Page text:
FEATURED PHOTO: DANNY WILLIAMS, CEO ELIZA BRYANT VILLAGE
Ideastream.org, By Marlene Harris-Taylor, Posted June 12th 2019
Four Northeast Ohio nursing homes are on a list of troubled facilities that has been released to the public by two U.S. Senators.
Canton Christian Home, Eliza Bryant Village in Cleveland, Hudson Elms Nursing Home and Stow Glen Health Care Center, were all found to have serious health, safety or sanitary problems according to the federal government.
The federal Centers for Medicare and Medicaid Services (CMS) did not offically release the list of poorly performing facilities, which had been under wraps for years. But the agency provided the names of under-performing nursing homes from across the country with Pennsylvania Sens. Bob Casey (D) and Pat Toomey (R), who then released the names to the news media this month.
“Individuals and families deserve to have all the information available to choose the facility that is right for them,” Casey said in a press release.
The names of more than 400 nursing homes and care facilities that scored poorly during at least three inspections were submitted by each state to CMS for consideration in the Special Focus Facility program, a federal effort to help struggling nursing homes resolve their quality problems. The agency then chose 88 facilities from that list for the program. Facilities partcipating in that program are regularly disclosed, including Fairlawn Rehab and Nursing in Akron. As part of the program, it receives greater federal scrutiny and a yellow warning label appears next to its name on the CMS Nursing Home Compare website.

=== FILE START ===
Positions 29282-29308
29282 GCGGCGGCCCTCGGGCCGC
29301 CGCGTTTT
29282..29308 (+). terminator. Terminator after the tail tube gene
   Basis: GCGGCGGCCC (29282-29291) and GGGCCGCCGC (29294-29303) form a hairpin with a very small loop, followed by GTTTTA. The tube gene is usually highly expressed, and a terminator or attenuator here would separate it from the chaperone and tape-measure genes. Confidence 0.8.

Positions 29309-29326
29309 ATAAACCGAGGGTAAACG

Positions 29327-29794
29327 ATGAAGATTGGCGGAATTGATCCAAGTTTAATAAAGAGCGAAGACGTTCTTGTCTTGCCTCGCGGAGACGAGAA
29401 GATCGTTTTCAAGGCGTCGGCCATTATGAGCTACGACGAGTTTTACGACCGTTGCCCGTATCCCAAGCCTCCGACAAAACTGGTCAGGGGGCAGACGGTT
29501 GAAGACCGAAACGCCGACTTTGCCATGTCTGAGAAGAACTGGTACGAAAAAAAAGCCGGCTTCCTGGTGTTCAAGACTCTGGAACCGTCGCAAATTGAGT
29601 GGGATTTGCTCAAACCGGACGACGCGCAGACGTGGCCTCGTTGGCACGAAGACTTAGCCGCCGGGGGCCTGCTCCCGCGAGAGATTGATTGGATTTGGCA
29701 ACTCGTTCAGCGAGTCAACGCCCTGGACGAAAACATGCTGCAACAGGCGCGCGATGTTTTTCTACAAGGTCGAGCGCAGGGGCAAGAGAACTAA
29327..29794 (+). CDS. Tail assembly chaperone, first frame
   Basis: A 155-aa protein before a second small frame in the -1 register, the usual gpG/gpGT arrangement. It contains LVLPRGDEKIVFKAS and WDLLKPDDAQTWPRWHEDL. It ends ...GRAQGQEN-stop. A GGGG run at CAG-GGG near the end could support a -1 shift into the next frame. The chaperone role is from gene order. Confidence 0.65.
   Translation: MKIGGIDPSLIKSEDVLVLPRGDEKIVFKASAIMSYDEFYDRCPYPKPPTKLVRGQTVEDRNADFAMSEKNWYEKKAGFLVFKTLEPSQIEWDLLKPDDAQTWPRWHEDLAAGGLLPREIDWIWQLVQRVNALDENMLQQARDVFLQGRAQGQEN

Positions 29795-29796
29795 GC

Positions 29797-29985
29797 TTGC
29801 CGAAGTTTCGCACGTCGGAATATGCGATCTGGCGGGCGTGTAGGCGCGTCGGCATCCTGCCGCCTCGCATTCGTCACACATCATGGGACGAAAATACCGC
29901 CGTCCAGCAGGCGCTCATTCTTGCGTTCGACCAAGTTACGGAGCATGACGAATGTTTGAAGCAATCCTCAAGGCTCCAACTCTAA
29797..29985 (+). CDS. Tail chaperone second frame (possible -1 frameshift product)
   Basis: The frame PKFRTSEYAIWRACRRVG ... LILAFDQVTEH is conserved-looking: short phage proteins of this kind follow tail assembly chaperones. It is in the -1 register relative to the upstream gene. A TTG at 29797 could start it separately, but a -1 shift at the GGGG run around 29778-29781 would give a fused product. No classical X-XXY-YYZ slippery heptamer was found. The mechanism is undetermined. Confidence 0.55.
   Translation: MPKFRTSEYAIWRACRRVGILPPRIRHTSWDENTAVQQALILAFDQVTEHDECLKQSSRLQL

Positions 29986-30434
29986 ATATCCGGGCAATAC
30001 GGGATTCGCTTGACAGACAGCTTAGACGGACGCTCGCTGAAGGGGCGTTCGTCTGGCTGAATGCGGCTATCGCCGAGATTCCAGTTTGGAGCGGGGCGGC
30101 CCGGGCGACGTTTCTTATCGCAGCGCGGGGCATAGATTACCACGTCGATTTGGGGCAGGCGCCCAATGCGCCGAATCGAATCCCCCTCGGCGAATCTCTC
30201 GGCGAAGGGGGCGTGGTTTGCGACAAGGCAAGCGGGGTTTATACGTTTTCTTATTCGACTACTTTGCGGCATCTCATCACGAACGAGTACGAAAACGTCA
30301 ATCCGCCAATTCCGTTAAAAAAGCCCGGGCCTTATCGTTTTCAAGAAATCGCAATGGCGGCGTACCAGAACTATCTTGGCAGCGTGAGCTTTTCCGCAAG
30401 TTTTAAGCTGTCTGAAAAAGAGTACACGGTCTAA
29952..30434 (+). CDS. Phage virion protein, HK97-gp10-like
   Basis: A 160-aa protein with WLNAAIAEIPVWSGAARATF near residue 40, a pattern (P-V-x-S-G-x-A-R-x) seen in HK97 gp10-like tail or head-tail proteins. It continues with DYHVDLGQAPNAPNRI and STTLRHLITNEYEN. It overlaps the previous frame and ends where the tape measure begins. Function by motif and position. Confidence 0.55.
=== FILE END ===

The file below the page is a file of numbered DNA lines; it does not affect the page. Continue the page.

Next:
The names of the other nurding homes flagged as poorly performing but not chosen for the special oversight program were kept hidden from the public until the senators released them on Monday. The senators said they asked CMS to release the names, but the agency declined.
CMS notified the two senators on Wednesday that the agency is reversing its previous policy. CMS will soon begin publicly releasing the complete monthly list of nursing facilities that are considered troubled and under consideration for the Special Focus Facility program.
Both Danny Williams, CEO of Eliza Bryant, and Tammy Denton, CEO of Stow Glen, said the data used by state and federal officials about nursing homes performance is often old.
“We’ve had a couple serious incidents that we responded to promptly,” Williams said. “By the time CMS had come out we had already taken appropriate action.”
But Eliza Bryant continues to live under the shadow of that federal reporting for a long time, he said.
In a letter to Sen. Casey, CMS director Seema Verma said the agency used to have more resources to oversee troubled nursing homes in the Special Focus Facility program. Due to budget cuts, however, the program has been cut back over the past five years.
Although CMS declined to release the names of all the facilities to the public itself, those who score poorly on inspections typically have a very low star rating on the CMS website, Verma wrote in the letter to Casey.
“So, consumers and other stakeholders are alerted to the quality of care issues in these facilities by viewing their star rating and survey results on the Nursing Home Compare website,” Verma wrote